Over the next days various celebrations were held at several venues throughout the city: the Opera House, the City Theater, at the front gates of the old factory. Under the old Soviet system, IZHMASH was a complex of factories spread throughout the city. There was an open house and exhibition held at IZHMASH’s car factory, which we learned, was the site of the first production line of the AK47. They made the weapons there while the full production line was being set up at the IZHMASH weapons factory. The exhibition displayed the wide array of weapons, including prototypes, and other equipment made in some part of the IZHMASH complex. One subsidiary makes avionics equipment for surface to ground missiles. Another factory makes the guidance systems for the missiles, and another makes the missiles. They have a factory that makes electronic equipment for Russia’s space program. They also make hospital equipment, telecommunications switching equipment and night vision devices. In addition to making cars, one of the factories makes motorcycles.
In his speech Chernomyrdin said production was up 29 percent at IZHMASH, evidence that the strategy for development is showing results of the transition [to a market economy]. Economic reform at IZHMASH has meant splitting off of those various parts of the company – the auto manufacturing plant; rocket making facilities; holster factory; and others. They are now somewhat on their own to sink or swim in the new Russia currently organized as government-private joint stock companies. Company representatives at one of the factories admitted they continue to rely on the central government as their primary customer, but said their plans are to ultimately become entirely privately owned. They said their company which makes telecommunications equipment, among other things, recently signed a cooperative agreement to make switching equipment with Siemans of Germany. In every case, IZHMASH Joint Stock Company has preserved it’s position as the super structure of the corporation acting as a holding company of all of it’s former parts. In this way, it retains the ability to collaborate and transfer technology between the various design bureaus of all of the factories.
Some of IZHMASH’s competitors from Klimovsk and Tula also presented some of their work at the exhibition. There were holster makers, ammunition manufacturers, and enterprising artisans displaying specialty items such as one-of-a-kind hunting knives and colorful hand painted wooden presentation targets.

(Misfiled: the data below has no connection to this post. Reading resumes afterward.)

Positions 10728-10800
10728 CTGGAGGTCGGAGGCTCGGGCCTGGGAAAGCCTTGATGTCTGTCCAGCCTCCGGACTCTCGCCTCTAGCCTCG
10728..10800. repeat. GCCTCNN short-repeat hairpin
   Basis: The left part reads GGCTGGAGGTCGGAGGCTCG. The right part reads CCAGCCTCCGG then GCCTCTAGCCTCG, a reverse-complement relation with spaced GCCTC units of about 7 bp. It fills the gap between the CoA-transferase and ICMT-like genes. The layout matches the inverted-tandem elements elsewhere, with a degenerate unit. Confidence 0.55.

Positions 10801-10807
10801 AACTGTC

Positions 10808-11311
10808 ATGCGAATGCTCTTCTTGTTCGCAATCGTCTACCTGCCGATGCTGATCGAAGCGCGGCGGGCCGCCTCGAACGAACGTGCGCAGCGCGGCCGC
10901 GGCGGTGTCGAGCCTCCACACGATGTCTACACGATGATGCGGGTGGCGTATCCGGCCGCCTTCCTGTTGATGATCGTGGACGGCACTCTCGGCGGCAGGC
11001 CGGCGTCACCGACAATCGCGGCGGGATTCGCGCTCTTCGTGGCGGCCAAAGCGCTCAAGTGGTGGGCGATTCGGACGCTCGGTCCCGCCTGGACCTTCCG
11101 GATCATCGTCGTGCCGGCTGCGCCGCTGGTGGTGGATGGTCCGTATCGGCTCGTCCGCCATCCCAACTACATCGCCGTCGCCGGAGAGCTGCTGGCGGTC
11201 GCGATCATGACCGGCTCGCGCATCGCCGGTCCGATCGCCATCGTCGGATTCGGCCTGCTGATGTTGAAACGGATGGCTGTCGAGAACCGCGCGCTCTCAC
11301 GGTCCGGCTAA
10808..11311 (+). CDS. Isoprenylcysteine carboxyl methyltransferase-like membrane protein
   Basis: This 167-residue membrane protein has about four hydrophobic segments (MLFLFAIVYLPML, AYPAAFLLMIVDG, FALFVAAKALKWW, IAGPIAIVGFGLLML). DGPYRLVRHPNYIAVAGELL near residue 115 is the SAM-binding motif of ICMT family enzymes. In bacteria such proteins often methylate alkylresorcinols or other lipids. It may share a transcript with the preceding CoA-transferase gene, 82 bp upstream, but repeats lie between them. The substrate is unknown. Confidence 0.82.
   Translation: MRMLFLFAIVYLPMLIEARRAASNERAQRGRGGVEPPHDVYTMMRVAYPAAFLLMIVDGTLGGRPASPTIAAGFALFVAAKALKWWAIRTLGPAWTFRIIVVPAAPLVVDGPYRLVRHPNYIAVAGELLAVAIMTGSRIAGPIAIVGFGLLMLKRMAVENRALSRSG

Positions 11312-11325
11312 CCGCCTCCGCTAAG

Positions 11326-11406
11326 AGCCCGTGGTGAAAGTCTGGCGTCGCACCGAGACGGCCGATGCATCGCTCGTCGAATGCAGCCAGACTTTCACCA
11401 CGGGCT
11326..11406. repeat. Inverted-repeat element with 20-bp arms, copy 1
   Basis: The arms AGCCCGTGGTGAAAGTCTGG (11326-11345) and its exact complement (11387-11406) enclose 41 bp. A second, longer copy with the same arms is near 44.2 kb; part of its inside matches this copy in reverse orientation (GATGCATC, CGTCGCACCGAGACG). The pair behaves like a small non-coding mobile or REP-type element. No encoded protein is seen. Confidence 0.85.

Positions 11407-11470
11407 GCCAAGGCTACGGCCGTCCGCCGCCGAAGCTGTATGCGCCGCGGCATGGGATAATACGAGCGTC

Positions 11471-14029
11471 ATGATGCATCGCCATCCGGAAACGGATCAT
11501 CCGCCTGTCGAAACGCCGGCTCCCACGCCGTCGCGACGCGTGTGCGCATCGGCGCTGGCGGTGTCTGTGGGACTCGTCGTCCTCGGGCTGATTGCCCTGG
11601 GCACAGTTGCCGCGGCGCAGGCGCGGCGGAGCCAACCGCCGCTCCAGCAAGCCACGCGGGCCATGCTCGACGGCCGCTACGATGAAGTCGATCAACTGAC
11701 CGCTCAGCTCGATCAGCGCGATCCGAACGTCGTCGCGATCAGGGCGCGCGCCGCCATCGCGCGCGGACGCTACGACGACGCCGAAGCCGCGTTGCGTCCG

Masami and I spent time among the exhibits, Carlos Davila and Bob Stutler were giving interviews to the Russian media and meeting with government representatives. The presence of the two men coming from major American firearms makers meant potential new jobs to the Russian gun industry. The Russians were looking for their guests’ insight on the firearms market. They also were aware of the months of negotiations which Carlos, representing Smith & Wesson, was now in the process of firming up with the director general of IZHMASH. The agreement they reached during the days of the celebration would lead to a collaborative arrangement in which the two companies would be selling the other’s products. Smith & Wesson would try to sell IZHMASH’s submachine gun, the Bizon, and some versions of the Saiga shotgun in S&W’s police markets, while IZHMASH would assemble and sell S & W products in Russia. The Bizon comes in several calibers: 9 x 18mm; 9 x 19mm Luger; 9 x 17mm (.380 ACP); and a new caliber for this weapon, 7.62 x 25 TT. The latest caliber was adopted to defeat current Russian body armor.
While there appears to be a developing rivalry between the two factories, their labor and output had been clearly divided between long guns made at IZHMASH and handguns, submachine guns and various types of shotguns made by IZHMECH. The latter was established during World War II with machine tooling from Tula. Today they make the Makarov pistol in various calibers as well as specialty hunting rifles. IZHMECH also makes the Klin submachine gun designed by Mikhail Dragunov. The rather unassuming Mikhail would only take credit for completing a design he said his father had begun before his death.
The intense competition between the two arms makers of Izhevsk was evident during the celebrations. Given the intentions of IZHMASH to broaden it’s market share of the law enforcement and personal protection market, the intensity of this rivalry is bound to increase as the international outlet for their weapons production shrinks. The recent S&W/IZHMASH agreement to sell S&W products in Russia appears to be oriented toward the law enforcement market. It can take up to five years for an individual to receive a permit for a handgun, but perhaps as little as one month for a permit to own a shotgun. In addition, Russian laws are more lax regarding gun barrel length. Shotguns restricted to law enforcement sales in the United States can be legally owned by private citizens. According to a company spokesman it is IZHMASH’s intentions to promote shotgun ownership in Russia in the home protection market.